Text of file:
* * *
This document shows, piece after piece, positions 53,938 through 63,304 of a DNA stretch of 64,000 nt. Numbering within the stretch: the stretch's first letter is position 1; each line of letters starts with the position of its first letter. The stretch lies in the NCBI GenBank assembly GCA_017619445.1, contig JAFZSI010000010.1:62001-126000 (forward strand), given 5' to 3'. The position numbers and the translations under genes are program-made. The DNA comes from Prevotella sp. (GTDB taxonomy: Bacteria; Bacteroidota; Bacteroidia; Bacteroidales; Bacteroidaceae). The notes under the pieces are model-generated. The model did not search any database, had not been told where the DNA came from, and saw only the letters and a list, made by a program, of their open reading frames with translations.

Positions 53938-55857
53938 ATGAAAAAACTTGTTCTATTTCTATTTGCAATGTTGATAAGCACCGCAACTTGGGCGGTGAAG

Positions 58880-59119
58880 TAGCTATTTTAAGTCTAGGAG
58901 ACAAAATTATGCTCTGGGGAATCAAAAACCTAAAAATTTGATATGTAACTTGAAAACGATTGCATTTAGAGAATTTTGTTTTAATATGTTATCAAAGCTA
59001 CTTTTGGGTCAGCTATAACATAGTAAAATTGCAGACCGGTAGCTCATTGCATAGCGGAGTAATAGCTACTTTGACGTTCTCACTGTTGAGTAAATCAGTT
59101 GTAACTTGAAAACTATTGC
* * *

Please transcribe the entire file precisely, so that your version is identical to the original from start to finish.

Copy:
This document shows, piece after piece, positions 53,938 through 63,304 of a DNA stretch of 64,000 nt. Numbering within the stretch: the stretch's first letter is position 1; each line of letters starts with the position of its first letter. The stretch lies in the NCBI GenBank assembly GCA_017619445.1, contig JAFZSI010000010.1:62001-126000 (forward strand), given 5' to 3'. The position numbers and the translations under genes are program-made. The DNA comes from Prevotella sp. (GTDB taxonomy: Bacteria; Bacteroidota; Bacteroidia; Bacteroidales; Bacteroidaceae). The notes under the pieces are model-generated. The model did not search any database, had not been told where the DNA came from, and saw only the letters and a list, made by a program, of their open reading frames with translations.

Positions 53938-55857
53938 ATGAAAAAACTTGTTCTATTTCTATTTGCAATGTTGATAAGCACCGCAACTTGGGCGGTGAAG

Positions 58880-59119
58880 TAGCTATTTTAAGTCTAGGAG
58901 ACAAAATTATGCTCTGGGGAATCAAAAACCTAAAAATTTGATATGTAACTTGAAAACGATTGCATTTAGAGAATTTTGTTTTAATATGTTATCAAAGCTA
59001 CTTTTGGGTCAGCTATAACATAGTAAAATTGCAGACCGGTAGCTCATTGCATAGCGGAGTAATAGCTACTTTGACGTTCTCACTGTTGAGTAAATCAGTT
59101 GTAACTTGAAAACTATTGC